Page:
When parents are in Family Dispute Resolution (mediation), research shows that talking about what’s best for the children helps create good outcomes. As part of the Family Dispute Resolution process, parents can be offered Child Inclusive Practice or a Child-Focused Session. Both of these processes provide the opportunity for parents to think about and have conversations regarding their children’s needs.
Child Inclusive Practice
Children aged five years and over may meet with a Child Consultant.
The Child Consultant is interested to find out what the family situation looks like through the child’s eyes, their experiences of the separation and how this impacts on each child. It is not counselling. The Child Consultant uses age-appropriate techniques, such as drawing, bear cards, story stems and play. The children are not asked where they want to live. They are not asked any questions about the things that parents need to decide.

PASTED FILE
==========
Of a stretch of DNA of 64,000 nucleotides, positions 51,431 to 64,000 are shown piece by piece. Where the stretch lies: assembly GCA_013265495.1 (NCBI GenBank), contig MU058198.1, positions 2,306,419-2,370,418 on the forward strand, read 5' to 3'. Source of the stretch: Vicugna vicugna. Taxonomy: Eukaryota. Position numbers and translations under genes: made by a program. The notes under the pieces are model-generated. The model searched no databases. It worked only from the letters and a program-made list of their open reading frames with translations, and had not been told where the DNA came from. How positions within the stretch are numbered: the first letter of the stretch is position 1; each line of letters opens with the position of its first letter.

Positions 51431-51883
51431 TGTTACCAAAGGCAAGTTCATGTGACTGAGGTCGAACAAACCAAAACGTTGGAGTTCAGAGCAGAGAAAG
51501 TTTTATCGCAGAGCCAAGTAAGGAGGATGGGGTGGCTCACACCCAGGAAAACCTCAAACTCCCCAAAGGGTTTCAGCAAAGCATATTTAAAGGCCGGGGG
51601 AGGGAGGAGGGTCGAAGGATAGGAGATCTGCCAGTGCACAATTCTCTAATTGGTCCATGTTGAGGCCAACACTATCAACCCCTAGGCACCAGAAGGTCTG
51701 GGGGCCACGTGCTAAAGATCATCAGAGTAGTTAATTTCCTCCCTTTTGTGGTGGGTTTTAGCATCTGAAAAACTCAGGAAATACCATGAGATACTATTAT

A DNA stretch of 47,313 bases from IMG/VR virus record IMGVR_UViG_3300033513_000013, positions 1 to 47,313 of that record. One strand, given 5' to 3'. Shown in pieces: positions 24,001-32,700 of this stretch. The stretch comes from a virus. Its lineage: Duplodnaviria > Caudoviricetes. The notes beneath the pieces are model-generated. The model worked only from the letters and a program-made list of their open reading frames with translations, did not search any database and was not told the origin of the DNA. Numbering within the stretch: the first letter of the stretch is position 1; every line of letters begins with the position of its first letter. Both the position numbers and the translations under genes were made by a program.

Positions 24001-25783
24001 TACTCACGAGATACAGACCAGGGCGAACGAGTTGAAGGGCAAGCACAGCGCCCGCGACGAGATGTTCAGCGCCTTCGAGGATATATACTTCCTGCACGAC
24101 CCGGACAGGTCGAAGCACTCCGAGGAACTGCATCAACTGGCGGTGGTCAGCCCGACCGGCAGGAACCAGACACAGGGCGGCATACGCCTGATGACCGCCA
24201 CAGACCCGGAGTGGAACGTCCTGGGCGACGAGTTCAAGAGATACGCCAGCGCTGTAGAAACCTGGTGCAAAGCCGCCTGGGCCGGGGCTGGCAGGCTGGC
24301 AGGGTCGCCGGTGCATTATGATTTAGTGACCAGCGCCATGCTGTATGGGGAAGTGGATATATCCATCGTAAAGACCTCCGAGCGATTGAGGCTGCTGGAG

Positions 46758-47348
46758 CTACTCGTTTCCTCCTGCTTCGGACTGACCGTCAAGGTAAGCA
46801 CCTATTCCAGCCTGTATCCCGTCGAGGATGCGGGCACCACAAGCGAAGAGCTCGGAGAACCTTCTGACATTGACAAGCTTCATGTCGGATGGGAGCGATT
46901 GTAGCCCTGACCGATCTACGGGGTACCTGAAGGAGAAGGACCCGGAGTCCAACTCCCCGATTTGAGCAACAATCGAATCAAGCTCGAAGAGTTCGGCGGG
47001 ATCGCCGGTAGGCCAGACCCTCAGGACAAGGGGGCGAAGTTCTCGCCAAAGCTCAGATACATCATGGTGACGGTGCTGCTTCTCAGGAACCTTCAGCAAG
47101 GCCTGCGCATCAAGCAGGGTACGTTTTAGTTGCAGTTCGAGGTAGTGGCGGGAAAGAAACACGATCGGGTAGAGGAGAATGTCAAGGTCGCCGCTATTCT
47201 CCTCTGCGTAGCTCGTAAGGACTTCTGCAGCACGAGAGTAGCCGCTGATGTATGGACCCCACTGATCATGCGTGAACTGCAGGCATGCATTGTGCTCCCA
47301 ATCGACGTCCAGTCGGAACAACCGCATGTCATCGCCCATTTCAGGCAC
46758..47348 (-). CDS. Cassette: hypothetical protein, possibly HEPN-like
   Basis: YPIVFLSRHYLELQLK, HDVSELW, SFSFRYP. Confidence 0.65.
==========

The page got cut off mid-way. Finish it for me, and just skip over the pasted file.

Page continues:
After seeing the child, the Child Consultant attends the next mediation session to support the parents to understand and respond to their child’s experiences.
For children under five years of age, a Child-Focused Session is offered where the Child Consultant only meets with the parents and then attends the mediation session.
Potential outcomes of Child Inclusive Practice and Child Focused sessions include:
- Reduction in conflict
- Better living arrangements for children
- Children feeling less caught in the middle and have fewer emotional problems.
- Improved relationships for children with their parents and between parents and their ability to work together
- Parents may make better and longer-lasting agreements